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How to Convert Fractional Drill Sizes to Drill Number Sizes

Drilling machines use drill bits to cut holes through materials such as wood and metal. These drill bits come in a wide range of sizes, making it easier to customize the size hole for your project. Fractional inch sizing is common in the U.S. for measuring drill bits, using fractions of an inch. U.S. number sizing is an alternative sizing system which requires using a number chart to determine the relative size. To compare drill bits from one sizing method to another, use a universal sizing chart.


Measure your drill bit in diameter to determine its relative size
  1. Check the sides and bottom of the drill bit for a fractional designation. If you do not see the size listed, check with your drill bit box or case. Usually the sizes will be listed next to the holding place for each bit. If you can't confirm a measurement, measure the bit yourself.
  2. Use a drill bit gauge to confirm the fractional size if you cannot find the listed size. Drill bit gauges are flat sheets that have holes for each size bit within a specified range. Put your bit into each hole on the gauge until you find the hole that matches the diameter of your drill bit.
  3. Divide the drill bit fraction to get the decimal form. For instance, if you have a drill bit that is 5/32 inch, divide 5 by 32. This would result in the decimal form of .15625.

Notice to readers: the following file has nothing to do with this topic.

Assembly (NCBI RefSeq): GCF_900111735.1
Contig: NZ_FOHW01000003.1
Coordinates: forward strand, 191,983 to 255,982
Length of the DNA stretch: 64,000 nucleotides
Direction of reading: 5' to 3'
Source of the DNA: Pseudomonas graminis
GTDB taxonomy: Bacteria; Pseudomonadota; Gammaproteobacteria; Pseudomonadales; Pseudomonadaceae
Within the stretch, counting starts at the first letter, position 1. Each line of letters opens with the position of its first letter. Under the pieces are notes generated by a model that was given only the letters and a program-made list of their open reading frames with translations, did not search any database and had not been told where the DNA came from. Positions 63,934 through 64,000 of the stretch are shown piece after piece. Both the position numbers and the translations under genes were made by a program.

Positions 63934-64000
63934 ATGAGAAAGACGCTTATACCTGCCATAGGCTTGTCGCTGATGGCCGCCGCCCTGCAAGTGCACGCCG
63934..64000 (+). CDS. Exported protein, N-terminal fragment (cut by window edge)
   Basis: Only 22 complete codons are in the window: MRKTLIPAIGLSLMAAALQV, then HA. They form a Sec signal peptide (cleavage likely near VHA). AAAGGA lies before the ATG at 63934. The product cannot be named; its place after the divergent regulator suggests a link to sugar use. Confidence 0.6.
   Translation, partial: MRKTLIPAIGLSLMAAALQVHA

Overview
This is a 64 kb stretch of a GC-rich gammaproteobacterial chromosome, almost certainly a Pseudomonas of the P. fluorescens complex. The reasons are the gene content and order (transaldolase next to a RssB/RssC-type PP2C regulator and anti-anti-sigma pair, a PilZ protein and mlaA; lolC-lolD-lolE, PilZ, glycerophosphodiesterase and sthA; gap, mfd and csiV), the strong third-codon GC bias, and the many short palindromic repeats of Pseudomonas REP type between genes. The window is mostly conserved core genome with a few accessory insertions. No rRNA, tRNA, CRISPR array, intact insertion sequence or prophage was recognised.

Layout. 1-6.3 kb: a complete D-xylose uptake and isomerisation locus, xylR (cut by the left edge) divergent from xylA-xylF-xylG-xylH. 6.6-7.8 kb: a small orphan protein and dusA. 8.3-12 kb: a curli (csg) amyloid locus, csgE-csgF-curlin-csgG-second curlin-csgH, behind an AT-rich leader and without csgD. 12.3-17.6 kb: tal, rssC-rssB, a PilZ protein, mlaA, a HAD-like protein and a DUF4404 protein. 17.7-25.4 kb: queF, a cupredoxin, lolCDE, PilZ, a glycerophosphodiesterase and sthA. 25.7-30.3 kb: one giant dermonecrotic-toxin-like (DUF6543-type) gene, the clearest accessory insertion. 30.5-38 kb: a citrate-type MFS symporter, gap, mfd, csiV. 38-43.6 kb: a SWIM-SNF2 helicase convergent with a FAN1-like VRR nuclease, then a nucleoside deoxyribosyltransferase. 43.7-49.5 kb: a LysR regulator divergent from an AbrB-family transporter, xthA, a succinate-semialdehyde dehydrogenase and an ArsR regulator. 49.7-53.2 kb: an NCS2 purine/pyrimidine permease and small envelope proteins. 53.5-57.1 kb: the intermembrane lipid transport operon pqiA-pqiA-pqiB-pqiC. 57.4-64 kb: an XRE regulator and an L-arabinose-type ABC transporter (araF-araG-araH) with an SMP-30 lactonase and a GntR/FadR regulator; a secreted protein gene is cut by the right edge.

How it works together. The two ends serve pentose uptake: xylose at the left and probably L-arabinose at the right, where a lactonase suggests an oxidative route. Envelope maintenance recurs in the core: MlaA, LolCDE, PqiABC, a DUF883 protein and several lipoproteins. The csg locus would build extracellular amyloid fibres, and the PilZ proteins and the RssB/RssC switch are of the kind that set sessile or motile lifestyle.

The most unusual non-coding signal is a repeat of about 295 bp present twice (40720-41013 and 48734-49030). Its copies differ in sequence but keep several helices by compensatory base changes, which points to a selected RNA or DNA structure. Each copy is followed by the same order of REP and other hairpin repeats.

4. Check the drill bit sizing chart to find the decimal form of your drill bit size. Use this to determine the closest number sizing. Number sizing includes letters and numbers with the largest size, "Z," equal to 0.413 inch. An "A" size is equal to 0.234 inch. This continues from "1" to around "80," though there are larger numbers for very small and uncommonly used sizes. The number and fractional sizing systems don't measure up exactly, so you will have to choose a bit that is as close as possible for your needs. For instance, a 5/32 inch sizing which equals .15625 in decimal form and is closest to number size "22," which is equal to 0.1570 inch.

Things You Will Need

  • Drill bit gauge
  • Sizing Chart

Tips

  • The drill number system does not have a set formula but is based on practical use. Therefore, there is no consistent or measurable way to calculate a fractional size to a number designation without using a comparison chart.
  • Drill sizes on the fractional system go up in every 1/64 inch. This number is always represented as a fraction that cannot be reduced any further. For instance, the drill size 10/64 inch is written in the reduced form of 5/32 inch.

About the Author

John Smith began writing back in 2003. Smith is a technology writer currently living in Lansing, Mich. His articles have appeared in online publications including PC World and IGN, where he specializes in mobile apps for both Android and iOS.

Photo Credits

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